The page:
5. Make your meals coordinate. Many people complain that everything in Europe is full of carbs, but I think it’s that what we’re drawn to choose is full of carbs. What I mean by making your meals coordinate is that you should alternate what makes up the bulk of your meals. If you have cereal or toast for breakfast, have a salad with a protein for lunch, and a protein with a starchy side (corn, potatoes) for dinner. If you have eggs for breakfast, go ahead and have that sandwich for lunch. This way of thinking doesn’t take much effort but can completely change the way you eat. And the way you bash on the delicious food available to you.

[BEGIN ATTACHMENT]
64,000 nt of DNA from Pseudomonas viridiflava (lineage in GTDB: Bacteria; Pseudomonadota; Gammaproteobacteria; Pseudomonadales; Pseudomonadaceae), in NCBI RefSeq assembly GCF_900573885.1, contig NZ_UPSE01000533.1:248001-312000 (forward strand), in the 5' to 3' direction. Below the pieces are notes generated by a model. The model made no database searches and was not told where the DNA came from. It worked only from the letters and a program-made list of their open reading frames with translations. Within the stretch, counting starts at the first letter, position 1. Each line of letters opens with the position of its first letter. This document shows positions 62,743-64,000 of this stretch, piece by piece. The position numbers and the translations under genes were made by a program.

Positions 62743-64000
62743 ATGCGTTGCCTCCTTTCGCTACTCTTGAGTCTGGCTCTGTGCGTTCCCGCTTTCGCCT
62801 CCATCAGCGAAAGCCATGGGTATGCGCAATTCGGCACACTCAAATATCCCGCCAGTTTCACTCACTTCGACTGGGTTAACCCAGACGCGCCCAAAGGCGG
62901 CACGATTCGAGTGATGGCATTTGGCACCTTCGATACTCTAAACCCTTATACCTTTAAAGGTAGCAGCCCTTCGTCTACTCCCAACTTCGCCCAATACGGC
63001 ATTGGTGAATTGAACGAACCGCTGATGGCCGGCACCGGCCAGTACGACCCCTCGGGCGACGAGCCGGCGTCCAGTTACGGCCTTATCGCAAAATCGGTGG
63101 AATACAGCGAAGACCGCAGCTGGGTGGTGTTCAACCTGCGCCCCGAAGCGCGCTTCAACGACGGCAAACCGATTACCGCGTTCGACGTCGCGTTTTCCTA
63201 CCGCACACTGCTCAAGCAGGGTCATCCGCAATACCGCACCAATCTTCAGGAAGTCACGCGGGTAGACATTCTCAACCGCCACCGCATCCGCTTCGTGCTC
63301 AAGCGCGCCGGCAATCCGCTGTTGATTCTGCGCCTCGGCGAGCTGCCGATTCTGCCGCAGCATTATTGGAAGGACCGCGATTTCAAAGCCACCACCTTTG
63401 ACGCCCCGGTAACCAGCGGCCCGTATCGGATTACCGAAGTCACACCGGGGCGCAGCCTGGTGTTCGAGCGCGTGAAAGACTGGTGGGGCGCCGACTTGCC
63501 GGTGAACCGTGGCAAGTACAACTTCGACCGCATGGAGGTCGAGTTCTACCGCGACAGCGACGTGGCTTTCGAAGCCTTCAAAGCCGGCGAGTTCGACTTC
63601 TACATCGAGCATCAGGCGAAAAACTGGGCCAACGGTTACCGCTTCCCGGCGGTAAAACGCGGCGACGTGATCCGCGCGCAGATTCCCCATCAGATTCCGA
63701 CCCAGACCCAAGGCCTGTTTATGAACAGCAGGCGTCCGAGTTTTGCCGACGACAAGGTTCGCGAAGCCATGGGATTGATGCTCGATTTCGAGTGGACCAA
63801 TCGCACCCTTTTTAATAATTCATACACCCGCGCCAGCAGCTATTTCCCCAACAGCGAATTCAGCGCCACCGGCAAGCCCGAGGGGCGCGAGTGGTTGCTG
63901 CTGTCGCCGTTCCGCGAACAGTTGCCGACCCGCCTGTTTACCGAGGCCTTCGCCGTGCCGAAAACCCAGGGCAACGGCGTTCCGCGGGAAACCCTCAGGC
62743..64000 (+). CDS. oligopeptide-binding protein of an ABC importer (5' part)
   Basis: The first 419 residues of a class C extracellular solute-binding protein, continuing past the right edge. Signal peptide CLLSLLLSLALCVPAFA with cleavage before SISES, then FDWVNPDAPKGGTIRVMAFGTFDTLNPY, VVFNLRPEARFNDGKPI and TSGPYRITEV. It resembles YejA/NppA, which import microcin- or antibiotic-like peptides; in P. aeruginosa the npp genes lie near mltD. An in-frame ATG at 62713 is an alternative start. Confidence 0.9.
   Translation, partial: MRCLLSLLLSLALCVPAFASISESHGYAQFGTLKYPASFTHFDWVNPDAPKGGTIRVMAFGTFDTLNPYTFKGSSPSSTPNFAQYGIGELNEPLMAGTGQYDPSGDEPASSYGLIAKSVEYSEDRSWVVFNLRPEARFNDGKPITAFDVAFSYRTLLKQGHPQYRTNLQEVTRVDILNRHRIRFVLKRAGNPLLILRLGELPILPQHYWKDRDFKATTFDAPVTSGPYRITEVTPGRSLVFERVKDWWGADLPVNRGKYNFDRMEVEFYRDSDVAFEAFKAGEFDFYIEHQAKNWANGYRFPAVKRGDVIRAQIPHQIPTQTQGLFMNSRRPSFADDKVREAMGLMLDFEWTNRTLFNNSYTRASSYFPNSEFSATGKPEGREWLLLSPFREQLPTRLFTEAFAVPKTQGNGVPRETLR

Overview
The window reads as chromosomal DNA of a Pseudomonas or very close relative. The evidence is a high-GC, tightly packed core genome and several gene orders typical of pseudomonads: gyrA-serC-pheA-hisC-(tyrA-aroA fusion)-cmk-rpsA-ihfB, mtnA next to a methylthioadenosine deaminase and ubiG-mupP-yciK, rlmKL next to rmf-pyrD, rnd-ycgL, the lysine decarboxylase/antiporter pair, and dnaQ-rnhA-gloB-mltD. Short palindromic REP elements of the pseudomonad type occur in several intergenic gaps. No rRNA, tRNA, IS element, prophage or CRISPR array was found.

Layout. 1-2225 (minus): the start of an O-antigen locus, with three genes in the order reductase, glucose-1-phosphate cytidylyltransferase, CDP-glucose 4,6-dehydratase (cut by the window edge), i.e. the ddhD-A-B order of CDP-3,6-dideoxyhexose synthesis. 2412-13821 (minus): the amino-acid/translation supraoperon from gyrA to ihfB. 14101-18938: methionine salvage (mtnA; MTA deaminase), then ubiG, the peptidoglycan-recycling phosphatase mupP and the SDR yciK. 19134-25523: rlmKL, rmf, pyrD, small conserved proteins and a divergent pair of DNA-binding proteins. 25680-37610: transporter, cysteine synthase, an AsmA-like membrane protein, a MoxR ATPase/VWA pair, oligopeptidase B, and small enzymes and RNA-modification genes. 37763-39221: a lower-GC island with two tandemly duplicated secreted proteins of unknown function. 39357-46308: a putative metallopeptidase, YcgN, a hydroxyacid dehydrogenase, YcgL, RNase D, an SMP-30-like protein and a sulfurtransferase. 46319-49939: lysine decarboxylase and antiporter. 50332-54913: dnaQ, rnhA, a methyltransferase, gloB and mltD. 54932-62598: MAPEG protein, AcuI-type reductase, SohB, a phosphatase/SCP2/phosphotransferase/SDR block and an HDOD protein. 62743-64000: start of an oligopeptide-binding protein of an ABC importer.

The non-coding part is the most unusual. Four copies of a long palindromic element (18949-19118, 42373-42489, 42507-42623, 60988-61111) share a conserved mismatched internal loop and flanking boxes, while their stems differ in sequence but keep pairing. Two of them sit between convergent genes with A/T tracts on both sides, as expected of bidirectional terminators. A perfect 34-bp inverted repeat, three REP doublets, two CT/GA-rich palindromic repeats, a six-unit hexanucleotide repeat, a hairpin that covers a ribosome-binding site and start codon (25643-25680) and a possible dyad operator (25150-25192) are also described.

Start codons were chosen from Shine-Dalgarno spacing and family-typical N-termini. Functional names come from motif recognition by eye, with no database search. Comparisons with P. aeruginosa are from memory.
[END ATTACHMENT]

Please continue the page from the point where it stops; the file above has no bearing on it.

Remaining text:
If you still feel like you’re failing miserably and packing on the pounds, don’t let it get you down. When, at the tail end of my trip, I’d finally come to terms with how much weight I had gained, I couldn’t get it out of my head. My self confidence plummeted, I wasn’t as outgoing and I wasn’t having as much fun. I’ve been home for a little over a month now and, after working really hard, I’m back to my normal weight. I think if I’d known how quickly I’d get back to normal, I would’ve been able to focus on the experience instead of my muffin top. So, above all else, enjoy yourself. But, hey, if my tips save you some grief and a couple pounds, why not?